Is this the last Labor Day for remote workers?

51% of companies have already gone back to the office at least a few days a week and 90% will do so before the end of 2024. Amazon and Meta are even threatening layoffs.

With new lockdowns approaching due to the COVID-19 pandemic, working from home became necessary in order for companies to continue operating. After the end of the public health emergency, experts predicted that "teleworking is here to stay," and millions of people chose to continue working from home. Three years later, companies have decided enough is enough. The majority (51% of companies) require their employees to go to the office at least a few days a week. Some, like Amazon and Meta, have even threatened to lay off employees who refuse. By 2024, 90% of businesses are expected to go back to the office.

During these last few years, working from home has become a heated debate between employers and staff. On the one hand, many job offers incentivize potential candidates with the option to work from home. Some reduced the number of days that workers had to go into the office. Many people changed jobs prioritizing this aspect, giving them greater flexibility. However, employers have been putting pressure on employees to get back to the office, at least part-time. Others have threatened to lay off workers who refuse.

Amazon: Work from the office or leave

Last week the CEO of Amazon, Andy Jassy, sent a strongly worded message to his workers who have been hesitant about returning to the office for months: get on board or look for another job. In a recording of the meeting, obtained by Insider, the CEO, after acknowledging that he had no data to justify his decision, snapped at his employees:

It's past the time to disagree and commit. And if you can't disagree and commit, I also understand that, but it's probably not going to work out for you at Amazon because we are going back to the office at least three days a week, and it's not right for all of our teammates to be in three days a week and for people to refuse to do so.

Amazon tried to get office staff to gradually head back into the office, which was met with protests from employees. Last February, Jassy told workers that they needed to return to work for at least three days per week but was unsuccessful. For this reason, last month he presented a plan which consists of forcing employees to submit their voluntary resignation if they refuse to comply with this stipulation.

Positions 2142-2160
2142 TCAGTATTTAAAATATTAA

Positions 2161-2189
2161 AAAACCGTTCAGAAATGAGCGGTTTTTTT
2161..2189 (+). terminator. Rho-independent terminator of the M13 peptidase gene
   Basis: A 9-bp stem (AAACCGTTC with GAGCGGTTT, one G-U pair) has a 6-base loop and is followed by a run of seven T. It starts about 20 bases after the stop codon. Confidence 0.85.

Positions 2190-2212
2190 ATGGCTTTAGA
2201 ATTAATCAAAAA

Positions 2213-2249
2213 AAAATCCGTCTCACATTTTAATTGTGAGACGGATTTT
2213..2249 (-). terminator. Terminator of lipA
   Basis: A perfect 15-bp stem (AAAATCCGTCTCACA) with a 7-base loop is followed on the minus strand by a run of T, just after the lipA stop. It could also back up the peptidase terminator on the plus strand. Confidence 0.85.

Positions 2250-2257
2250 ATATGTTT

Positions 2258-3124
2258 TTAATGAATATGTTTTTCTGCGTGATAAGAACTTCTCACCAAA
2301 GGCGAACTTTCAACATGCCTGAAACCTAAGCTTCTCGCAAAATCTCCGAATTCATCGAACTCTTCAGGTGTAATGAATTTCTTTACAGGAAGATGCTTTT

Meta justifies going back to the office with internal data

Meta is doing something similar. Mark Zuckerberg notified his employees in June that, as of September 5, those who do not make it into the office at least three days a week, would be fired. In March, the CEO justified his decision with internal studies that showed that people who work from the office perform better overall:

Our early analysis of performance data suggests that engineers who either joined Meta in person and then transferred to remote or remained in-person performed better on average than people who joined remotely. This analysis also shows that engineers earlier in their career perform better on average when they work in-person with teammates at least three days a week.

Zoom, the company that promoted working from home, heads back to the office

One of the companies that is getting the most attention is Zoom. The company, the undisputed leader of online meetings during the pandemic, has informed workers who live within 50 miles of a company office that they will need to go in at least two days a week.

Nine out of 10 companies will be back in the office by 2024

These are not the only companies with such policies. Starbucks has also had employees return to the office three days a week since January, while Apple implemented its policy in August. Disney is a bit more radical, asking its employees to return four days a week since January 2023. In total, according to a survey by Resume Builder, in 2024 90% of companies will require their workers go to the office at least a few days a week.

According to the survey data, 51% of companies have had their employees return to the office at least once a week, while 39% plan to implement similar policies before the end of next year. Of the remaining 10%, 8% are considering going to the office in 2025 and only 2% do not plan to return.